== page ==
Our other bathroom door has a lock which we hadn't even noticed, since we
don't use it.  There is no easy way to open it from the outside, so I'm 
glad he didn't find it first.  I disabled it by putting a screw partway
into the hole in the door jamb, so the deadbolt hits the screw and
cannot latch.  The doorknob latch is separate, and unaffected.

A small tragedy happened Saturday when Ethan was with the sitter at a 
conference at a hotel.  He locked himself into the room, and locked the
sitter and another child out.  She left him there and went down to them main
desk for help.  I think he has recovered by now, but he certainly had
some extra crying to do for a while.


I keep thinking of new things.  Watch out for wastebaskets!  Ours is locked
away under the sink, but Ethan still managed to transfer a couple of spoons
from the dishwasher to it, which was lucky to notice while taking out
the trash.  And Madeleine's keys are long gone.  But we still have the
remote controls.  :-)


From: Laura Floom, Jet Propulsion Laboratory, Pasadena, CA

A real important thing to remember is to never let your child
see how you open a baby proofed item! Make sure your body shields
the action. It is much easier for a child to figure them out of the
see you do it. Ideally you never even want your child to realize
there is somehing there.


From: Judy Drake, Tektronix, Inc., Redmond,  OR.

Besides the usual cabinet latches and electrical outlet covers,
removing cleaning stuff and medicines, etc., if you have a dog, 
be sure you store the dog food where the baby can't get
into it, and don`t leave the dog's food out on the floor.  Some
kinds of kibbles are perfect choking size.

Also, if you have blinds, make sure you have hooks next to the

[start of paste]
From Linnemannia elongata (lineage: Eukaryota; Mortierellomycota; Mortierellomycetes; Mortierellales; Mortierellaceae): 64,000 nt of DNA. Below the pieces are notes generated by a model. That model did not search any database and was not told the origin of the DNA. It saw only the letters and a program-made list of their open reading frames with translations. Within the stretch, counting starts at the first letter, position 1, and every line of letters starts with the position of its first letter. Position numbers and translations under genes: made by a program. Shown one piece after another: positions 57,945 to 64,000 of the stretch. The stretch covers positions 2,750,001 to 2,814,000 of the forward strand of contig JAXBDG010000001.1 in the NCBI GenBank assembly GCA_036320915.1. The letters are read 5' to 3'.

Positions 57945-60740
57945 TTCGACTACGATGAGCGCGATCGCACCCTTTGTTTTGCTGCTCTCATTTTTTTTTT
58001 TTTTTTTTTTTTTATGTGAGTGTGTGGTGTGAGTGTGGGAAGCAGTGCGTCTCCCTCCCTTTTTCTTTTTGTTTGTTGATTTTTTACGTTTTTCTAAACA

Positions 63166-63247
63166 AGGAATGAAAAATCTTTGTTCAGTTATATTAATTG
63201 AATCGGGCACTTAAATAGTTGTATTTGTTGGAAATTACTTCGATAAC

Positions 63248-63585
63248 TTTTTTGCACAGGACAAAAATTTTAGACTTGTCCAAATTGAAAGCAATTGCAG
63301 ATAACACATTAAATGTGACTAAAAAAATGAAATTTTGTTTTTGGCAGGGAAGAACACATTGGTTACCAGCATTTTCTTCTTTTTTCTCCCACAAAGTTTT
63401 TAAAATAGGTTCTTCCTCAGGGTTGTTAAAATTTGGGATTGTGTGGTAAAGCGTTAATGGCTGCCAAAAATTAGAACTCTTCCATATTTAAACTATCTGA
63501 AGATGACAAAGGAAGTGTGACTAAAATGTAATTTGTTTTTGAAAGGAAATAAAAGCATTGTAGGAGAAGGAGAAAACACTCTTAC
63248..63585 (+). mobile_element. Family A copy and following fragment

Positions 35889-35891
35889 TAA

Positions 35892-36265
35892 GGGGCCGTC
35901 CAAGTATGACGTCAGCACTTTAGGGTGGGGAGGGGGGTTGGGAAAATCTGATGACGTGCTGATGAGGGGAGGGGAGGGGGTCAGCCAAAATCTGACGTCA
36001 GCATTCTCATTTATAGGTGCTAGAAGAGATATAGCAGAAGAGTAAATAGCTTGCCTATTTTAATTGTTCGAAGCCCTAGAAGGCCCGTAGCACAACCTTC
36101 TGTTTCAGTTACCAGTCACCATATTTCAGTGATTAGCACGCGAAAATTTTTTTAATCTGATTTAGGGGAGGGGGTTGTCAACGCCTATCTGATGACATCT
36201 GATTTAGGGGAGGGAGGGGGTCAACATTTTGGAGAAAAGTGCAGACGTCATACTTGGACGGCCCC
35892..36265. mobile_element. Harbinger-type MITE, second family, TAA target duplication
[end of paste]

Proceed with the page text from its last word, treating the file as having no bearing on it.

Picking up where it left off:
windows or something you have hang the strings up on when the
blinds are open.  The strings can hang down far enough for a kid
to get tangled up in.

Dishwasher detergent is poisonous, so if you keep it under your
sink like we used to, you might want to move it to a higher location.
A lot of house plants are poisonous, but I'm not sure which ones.

You can put doorknob covers on any doors that the baby can lock
himself into or out of, so he can't open the door in the first place.

I've read that toddlers can drown in 5-gallon buckets by falling
in head first then not being able to get out.  (Our solution to
this is to never wash the car.)  

Some things in our house we never babyproofed, because I wanted
our kid to learn about stuff.  For example, he always has had
access to toilets and our stereo and the stairs, without any
problem.  I suppose if he had ever shown more interest in the 
toilets, I would have put locks on the lids.  However, by the time
he was big enough to lift the lid, he wasn't interested in the
toilets (aside from throwing in the occasional shoe to see Mom's

Sometimes you never know what might pose a hazard to a little baby.
I read not long ago about an aquarium that leaked into a baby's crib
and the baby drowned because the water puddled on his mattress and
he was too little to lift his head.

I remember reading a posting in this group that I thought was a good
suggestion.  The poster suggested getting down at baby's-eye-level
and looking around to see what you can get into that could possibly
hurt you.


From: Susanne Gilliam

  In my book, by **far** the best latches are the Gerber single piece units
sold thru the Perfectly Safe catalog (1-800-837-kids).  We have 2 children,
and have lived in 2 different houses, own at least 50 latches of at least 4 
or 5 different manufacturer, and will now only buy the Gerber ones.  There
are two reasons. The first one is that most latches are two pieces, and when